What makes you stronger than arthritis? We asked this question to the kids, siblings, parents and caregivers that attended this year’s National Juvenile Arthritis Conference this summer. We know that any victory is worth celebrating, whether it is being able to tie your shoes in the morning or walking the Walk to Cure Arthritis course. Sometimes it’s not a physical feat that is accomplished, but being able to attend school more or finding a new passion for music and art.
Most important however, is understanding that every person’s situation is different and unique and should still be shared and celebrated. “After all, that’s why the JA Conference was created. To give people the opportunity to discover that JA doesn’t define us, it doesn’t control us and it doesn’t stop us,” said Colleen Ryan, 2016 JA Conference Chair. “Together we build each other up, held one another’s hands, been a shoulder to cry on and a much needed sounding board. Together we are strong. Together we are tough. Together, we are champions!”
Alexis Fox was diagnosed with juvenile idiopathic arthritis (JIA) when she was just 13 months old. With an avid love of gymnastics, music and art, she pursued competitive gymnastics up until she was 12 and her rheumatologist recommended she quit altogether. Cortisone shots were not enough, and the impact of the sport she loved was causing pain and flares. Alexis battled bouts of depression, but found her way back through art, music – and finding her own voice.
“I had to make my health my priority, not the gym. When I was about 14, I felt as if I was finally happy with my choice. All my life I’ve had arthritis, I don’t know any other way. Me being stronger then my arthritis wasn’t a choice – I knew it’s what I had to be, “ said Alexis. She continues, “I have never let arthritis hold me back – I have done diving, ice skating, gymnastics, basketball, you name it. As long as I can do it – I will. Arthritis is enough pain physically; I can’t let it bother me mentally, too.”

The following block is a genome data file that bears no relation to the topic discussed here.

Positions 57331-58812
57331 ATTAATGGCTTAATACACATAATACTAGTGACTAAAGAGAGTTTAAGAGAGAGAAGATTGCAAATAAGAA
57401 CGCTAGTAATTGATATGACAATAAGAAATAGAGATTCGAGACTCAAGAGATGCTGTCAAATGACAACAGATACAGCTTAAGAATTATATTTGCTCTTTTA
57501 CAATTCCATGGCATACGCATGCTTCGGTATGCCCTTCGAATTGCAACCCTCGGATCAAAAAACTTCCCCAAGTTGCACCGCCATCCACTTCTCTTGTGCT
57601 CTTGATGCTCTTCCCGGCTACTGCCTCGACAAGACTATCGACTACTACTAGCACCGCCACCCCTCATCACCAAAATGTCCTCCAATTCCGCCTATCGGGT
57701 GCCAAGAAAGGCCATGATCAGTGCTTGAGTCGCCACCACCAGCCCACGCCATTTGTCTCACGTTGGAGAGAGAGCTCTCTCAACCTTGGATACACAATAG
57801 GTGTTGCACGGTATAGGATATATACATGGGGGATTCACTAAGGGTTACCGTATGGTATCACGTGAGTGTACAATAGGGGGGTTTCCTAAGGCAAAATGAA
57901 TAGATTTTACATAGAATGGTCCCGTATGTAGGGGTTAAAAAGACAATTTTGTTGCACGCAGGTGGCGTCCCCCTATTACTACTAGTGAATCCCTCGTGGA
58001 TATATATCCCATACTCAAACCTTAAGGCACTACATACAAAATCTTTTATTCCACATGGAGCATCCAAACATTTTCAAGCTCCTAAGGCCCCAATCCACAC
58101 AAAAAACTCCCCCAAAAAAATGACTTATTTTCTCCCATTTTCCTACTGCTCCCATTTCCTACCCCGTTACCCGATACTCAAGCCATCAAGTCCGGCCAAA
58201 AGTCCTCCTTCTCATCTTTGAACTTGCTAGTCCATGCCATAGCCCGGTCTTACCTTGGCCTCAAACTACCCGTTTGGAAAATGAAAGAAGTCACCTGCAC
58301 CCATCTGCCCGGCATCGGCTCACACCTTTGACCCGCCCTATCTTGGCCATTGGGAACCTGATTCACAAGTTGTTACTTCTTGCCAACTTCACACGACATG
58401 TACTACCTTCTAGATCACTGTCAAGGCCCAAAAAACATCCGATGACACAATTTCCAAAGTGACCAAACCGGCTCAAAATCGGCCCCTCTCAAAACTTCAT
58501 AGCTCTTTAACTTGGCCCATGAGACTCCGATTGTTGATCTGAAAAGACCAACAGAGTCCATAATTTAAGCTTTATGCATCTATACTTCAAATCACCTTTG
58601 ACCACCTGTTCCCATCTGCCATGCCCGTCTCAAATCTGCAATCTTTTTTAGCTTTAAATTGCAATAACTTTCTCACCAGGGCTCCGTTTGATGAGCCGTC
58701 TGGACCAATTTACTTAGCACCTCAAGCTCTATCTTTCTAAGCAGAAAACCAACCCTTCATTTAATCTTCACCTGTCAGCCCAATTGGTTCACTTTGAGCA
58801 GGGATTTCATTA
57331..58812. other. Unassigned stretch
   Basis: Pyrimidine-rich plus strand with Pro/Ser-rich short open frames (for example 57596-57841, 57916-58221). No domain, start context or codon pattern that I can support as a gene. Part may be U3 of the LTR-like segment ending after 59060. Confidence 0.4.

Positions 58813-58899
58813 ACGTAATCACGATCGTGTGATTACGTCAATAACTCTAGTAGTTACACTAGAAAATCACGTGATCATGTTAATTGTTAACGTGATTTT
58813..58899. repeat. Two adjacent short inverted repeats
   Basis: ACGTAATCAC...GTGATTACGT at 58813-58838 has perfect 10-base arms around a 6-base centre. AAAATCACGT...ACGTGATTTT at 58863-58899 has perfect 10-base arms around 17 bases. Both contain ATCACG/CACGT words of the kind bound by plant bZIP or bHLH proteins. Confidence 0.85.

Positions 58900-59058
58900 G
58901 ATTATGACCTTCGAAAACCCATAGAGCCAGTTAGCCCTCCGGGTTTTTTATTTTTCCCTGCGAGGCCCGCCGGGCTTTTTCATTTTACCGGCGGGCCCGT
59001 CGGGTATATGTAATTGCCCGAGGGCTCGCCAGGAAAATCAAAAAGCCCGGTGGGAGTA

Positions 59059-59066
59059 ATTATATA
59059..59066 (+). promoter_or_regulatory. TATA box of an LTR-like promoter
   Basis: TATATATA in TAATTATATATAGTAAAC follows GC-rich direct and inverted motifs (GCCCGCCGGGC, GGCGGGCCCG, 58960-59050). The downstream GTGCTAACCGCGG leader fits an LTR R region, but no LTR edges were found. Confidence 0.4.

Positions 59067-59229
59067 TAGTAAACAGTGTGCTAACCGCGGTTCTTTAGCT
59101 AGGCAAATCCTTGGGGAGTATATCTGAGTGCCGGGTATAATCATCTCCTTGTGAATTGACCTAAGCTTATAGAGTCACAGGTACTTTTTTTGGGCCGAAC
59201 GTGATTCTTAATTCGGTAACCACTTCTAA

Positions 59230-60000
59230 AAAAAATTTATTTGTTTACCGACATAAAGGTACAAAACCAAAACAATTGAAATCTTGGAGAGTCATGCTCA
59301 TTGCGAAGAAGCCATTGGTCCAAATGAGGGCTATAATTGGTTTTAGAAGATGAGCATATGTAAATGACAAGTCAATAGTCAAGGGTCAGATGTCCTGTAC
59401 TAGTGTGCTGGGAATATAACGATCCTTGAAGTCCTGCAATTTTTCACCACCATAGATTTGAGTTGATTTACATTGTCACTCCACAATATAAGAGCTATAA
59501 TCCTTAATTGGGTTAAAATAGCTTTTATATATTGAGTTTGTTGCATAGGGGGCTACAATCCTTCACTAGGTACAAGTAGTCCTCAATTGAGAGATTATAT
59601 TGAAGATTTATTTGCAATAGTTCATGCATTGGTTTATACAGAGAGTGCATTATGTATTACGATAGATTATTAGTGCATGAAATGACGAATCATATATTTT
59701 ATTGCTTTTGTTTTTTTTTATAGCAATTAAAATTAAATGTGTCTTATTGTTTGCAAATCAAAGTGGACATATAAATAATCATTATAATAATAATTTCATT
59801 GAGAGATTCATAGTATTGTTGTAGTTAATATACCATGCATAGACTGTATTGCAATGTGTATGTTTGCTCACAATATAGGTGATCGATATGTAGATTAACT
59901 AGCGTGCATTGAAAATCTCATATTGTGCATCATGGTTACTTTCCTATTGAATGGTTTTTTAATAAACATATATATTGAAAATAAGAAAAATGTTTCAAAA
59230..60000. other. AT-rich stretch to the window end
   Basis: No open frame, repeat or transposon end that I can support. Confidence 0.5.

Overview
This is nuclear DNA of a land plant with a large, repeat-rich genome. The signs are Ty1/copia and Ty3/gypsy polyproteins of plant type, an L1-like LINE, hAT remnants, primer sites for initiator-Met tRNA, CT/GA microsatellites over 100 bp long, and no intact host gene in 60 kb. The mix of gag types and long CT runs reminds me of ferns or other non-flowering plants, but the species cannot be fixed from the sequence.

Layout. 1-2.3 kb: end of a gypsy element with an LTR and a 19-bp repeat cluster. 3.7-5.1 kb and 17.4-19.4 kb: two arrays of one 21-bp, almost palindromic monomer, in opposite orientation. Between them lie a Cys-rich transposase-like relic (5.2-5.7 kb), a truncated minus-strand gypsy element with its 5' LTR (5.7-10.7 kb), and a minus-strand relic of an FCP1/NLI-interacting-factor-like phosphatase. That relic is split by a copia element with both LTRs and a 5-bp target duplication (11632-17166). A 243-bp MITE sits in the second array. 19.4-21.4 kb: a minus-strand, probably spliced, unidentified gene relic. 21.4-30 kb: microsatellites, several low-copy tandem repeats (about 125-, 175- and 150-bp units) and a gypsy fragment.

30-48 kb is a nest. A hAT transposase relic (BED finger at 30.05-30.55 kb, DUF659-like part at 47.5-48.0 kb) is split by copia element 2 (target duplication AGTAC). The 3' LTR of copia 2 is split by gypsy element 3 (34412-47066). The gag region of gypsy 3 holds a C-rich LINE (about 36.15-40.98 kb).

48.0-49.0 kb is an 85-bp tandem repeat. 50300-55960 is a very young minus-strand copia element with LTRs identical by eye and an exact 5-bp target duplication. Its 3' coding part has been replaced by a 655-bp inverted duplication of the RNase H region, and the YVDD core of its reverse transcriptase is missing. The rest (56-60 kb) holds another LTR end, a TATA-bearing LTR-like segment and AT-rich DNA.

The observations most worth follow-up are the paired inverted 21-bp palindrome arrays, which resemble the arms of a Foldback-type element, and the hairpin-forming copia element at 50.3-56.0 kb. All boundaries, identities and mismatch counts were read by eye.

For Grace Burns of Pennsylvania, her polyarticular JIA diagnosis also came really early on when she was 20 months old. “When I was first diagnosed my parents were told I wouldn’t be a ballet dancer or a soccer player but at 5 I started player soccer and haven’t stopped! I also play lacrosse as well. Has it been hard? Of course, but it’s what I love,” says Grace.
“The moment I realized I was Stronger then Arthritis was about two years ago when my soccer team was competing in a beach soccer tournament. I had practiced forever and was an important part of our offense line but arthritis had a different plan. I had an unscheduled surgery on my knee two weeks before the big tournament. I didn’t expect to play but I also didn’t want to sit on the sideline. So I did everything my doctor told me to do, my PT exercises and fought through it. Not only did I show up for that tournament, I played and scored! I know no matter what happens in life I will always fight and be strong. My parents tell me how strong I am but at that moment I knew for myself – I am stronger than this disease!”
Grace says, ”I want children to know they don’t have to give up on their dreams. I didn’t have many examples of kids with JIA around me growing up. Actually, I had none. If one child is listening, can hear my story and say, “guess what, I’m not giving up, I’m going to do my own thing and I’m a fighter!” then I can be happy that we all don’t suffer with JIA for nothing. We can all make a difference.”
Thank you to Alexis, Grace and all the teen speakers at this year’s 2016 National JA Conferences who shared their story! Ready for the 2017 JA Conferences already? Stay in touch by liking our Facebook page for timely updates, scholarship and registration information coming.